Some have suggested that part of the reason the unemployment rate remains stubbornly high is that too many American workers lack the skills and education currently demanded by employers. This so-called “skills mismatch” theory for today’s high unemployment, however, does not fit well with some basic labor market facts, particularly the growth trends in underemployment across all education levels.
The underemployment rate is a more comprehensive measure of labor market slack than the unemployment rate because it includes not just the officially unemployed but also jobless workers who have given up looking for work and people who want full-time jobs but have had to settle for part-time work. As the chart shows, there was a very large increase in underemployment even among workers with a bachelor’s degree or more education, growing from 3.9% in December 2007 to 8.4% in March 2011. In fact, the percentage increase in this underemployment rate was greater for workers with a bachelor’s degree or more than for all other education categories.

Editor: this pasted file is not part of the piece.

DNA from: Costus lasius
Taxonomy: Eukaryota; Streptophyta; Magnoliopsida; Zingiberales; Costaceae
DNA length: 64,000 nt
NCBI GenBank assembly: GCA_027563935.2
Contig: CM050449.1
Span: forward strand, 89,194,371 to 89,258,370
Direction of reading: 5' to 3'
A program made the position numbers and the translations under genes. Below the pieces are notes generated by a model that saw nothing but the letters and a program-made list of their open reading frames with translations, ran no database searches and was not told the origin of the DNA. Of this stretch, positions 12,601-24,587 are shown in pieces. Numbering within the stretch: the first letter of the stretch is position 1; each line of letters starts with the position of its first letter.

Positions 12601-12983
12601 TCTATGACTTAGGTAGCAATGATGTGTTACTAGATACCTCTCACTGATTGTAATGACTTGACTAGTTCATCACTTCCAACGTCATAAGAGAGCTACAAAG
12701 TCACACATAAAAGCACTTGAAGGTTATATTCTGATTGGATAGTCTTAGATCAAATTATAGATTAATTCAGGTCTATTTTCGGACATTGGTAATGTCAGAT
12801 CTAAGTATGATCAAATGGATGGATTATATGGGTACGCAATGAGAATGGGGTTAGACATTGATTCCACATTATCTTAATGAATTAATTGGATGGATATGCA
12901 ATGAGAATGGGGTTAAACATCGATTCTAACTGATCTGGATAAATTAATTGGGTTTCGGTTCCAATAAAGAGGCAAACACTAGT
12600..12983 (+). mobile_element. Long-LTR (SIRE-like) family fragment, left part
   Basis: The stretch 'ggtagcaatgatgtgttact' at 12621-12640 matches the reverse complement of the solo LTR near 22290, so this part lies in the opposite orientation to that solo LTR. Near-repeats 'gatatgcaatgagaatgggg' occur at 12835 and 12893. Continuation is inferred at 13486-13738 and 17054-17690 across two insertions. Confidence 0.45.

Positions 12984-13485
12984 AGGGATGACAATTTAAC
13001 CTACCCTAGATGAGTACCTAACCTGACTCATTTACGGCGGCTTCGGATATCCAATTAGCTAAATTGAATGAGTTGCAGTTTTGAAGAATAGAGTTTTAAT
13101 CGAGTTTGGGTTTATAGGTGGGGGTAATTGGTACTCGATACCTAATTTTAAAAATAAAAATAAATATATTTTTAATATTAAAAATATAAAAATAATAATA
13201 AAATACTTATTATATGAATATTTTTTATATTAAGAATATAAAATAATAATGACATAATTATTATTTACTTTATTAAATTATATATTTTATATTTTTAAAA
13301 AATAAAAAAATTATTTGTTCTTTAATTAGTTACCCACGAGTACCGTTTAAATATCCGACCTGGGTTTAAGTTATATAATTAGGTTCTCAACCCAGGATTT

The fact that the economy’s best-educated workers have seen a more than doubling in their underemployment rate is just one of many pieces of evidence suggesting that the anemic recovery reflects a general lack of job growth rather than a deficit of skills or education among its workers.